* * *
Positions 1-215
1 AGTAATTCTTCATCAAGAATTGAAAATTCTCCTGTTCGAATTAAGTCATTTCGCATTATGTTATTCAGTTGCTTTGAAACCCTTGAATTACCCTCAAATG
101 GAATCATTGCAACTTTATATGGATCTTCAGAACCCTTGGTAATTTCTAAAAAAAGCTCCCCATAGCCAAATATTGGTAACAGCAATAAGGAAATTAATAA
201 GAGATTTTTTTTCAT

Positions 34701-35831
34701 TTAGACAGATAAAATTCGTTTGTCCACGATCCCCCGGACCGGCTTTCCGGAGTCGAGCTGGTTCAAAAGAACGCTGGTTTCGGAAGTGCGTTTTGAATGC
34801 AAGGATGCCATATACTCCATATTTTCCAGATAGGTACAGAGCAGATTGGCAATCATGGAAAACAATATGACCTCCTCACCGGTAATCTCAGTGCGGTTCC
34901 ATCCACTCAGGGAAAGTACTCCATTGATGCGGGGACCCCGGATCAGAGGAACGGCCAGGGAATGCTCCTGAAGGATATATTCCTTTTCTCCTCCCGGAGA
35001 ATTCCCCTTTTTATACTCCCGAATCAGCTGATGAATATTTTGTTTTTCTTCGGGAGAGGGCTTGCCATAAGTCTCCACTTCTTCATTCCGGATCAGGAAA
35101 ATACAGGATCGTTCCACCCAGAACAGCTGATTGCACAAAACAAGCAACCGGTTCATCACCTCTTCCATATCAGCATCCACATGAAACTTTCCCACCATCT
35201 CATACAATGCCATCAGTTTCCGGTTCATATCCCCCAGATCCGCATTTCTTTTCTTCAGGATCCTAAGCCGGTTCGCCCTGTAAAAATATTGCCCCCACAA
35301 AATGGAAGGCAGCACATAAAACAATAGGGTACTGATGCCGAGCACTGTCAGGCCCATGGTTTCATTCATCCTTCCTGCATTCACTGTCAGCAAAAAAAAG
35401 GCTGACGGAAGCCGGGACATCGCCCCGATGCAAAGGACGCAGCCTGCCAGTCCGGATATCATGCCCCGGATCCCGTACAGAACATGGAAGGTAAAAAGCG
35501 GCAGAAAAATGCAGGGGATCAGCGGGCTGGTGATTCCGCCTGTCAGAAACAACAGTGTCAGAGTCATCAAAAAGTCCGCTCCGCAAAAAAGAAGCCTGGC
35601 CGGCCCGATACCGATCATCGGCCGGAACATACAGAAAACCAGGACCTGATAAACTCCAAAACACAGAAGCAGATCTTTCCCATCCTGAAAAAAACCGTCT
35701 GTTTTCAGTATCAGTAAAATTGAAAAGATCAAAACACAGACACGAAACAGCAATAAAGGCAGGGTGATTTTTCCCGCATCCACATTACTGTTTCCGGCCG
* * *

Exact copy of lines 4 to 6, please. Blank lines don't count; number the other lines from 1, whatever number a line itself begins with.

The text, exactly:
201 GAGATTTTTTTTCAT

Positions 34701-35831
34701 TTAGACAGATAAAATTCGTTTGTCCACGATCCCCCGGACCGGCTTTCCGGAGTCGAGCTGGTTCAAAAGAACGCTGGTTTCGGAAGTGCGTTTTGAATGC